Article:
Greta Gerwig has directed only two films that are solely her own but she’s already become a brand. That’s in evidence within the first five minutes of ‘Little Women’, a huggably self-deprecating take on the Louisa May Alcott classic. Brashly confident Jo (Saoirse Ronan, from Gerwig’s debut film ‘Lady Bird’, still uncorking those soulful stares that outclass the competition) sits in the office of a New York publishing house. Because it’s the 1860s, she has to pretend she’s trying to sell the work of a friend. But a parental editor (Tracy Letts, also from ‘Lady Bird’) sees through this and has mercy on her. He reads, pencil in hand. ‘Make sure she’s married at the end – or dead,’ he concludes, somewhat approvingly. Jo, elated, runs down a city block, just like Gerwig did in ‘Frances Ha’.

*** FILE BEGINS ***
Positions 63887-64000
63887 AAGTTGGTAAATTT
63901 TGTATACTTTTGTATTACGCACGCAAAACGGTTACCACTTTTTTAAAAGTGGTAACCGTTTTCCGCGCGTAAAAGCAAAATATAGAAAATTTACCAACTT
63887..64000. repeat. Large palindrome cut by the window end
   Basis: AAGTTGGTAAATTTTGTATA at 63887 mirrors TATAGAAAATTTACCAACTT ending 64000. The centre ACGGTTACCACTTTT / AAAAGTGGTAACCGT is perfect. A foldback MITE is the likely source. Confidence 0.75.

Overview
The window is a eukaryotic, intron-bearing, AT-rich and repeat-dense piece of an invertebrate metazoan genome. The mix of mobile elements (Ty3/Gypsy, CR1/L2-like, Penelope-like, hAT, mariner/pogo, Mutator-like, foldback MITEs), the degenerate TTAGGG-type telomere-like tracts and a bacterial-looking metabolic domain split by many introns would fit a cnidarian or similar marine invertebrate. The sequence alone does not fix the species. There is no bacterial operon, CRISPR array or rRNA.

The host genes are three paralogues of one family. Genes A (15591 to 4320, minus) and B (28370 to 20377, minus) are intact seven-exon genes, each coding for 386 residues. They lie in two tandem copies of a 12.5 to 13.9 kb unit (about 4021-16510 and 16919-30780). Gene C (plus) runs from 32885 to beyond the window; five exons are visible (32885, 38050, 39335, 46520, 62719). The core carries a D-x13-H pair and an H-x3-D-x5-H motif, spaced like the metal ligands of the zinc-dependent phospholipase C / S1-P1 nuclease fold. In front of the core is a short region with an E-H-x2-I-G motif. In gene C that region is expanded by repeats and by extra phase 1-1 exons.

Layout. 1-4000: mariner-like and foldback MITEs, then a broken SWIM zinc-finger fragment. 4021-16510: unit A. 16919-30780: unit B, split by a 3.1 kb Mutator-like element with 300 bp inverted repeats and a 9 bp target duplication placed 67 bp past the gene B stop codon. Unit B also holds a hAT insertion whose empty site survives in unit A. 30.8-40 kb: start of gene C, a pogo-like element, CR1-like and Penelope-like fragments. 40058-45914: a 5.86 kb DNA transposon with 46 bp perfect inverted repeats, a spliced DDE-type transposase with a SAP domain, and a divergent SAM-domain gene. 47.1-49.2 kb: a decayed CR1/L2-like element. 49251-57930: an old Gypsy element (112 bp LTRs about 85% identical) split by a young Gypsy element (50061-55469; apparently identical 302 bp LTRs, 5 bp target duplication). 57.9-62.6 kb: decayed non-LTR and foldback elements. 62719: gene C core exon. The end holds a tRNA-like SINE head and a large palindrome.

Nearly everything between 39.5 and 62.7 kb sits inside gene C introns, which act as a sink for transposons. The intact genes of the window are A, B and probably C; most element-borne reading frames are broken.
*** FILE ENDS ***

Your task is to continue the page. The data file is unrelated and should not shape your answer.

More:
If this isn’t the ‘Little Women’ you remember, either on page or screen, that’s understandable. But it’s likely the one you felt, and that’s more important. Gerwig, who should be celebrated as both an evolving screenwriter (the bold adaptation is hers) and a shrewd formal stylist, cuts to the thematic essence of the novel – sisterhood and coming of age, but also nostalgia and mourning your own past – and finds a visual language for it. Alcott’s saga of the four March sisters has been divided and restitched by Gerwig into two interwoven halves. Girlish energy suffuses the warmly lit scenes of their Massachusetts teenhood (Daddy’s away, fighting the Civil War), days chockablock with attic theatr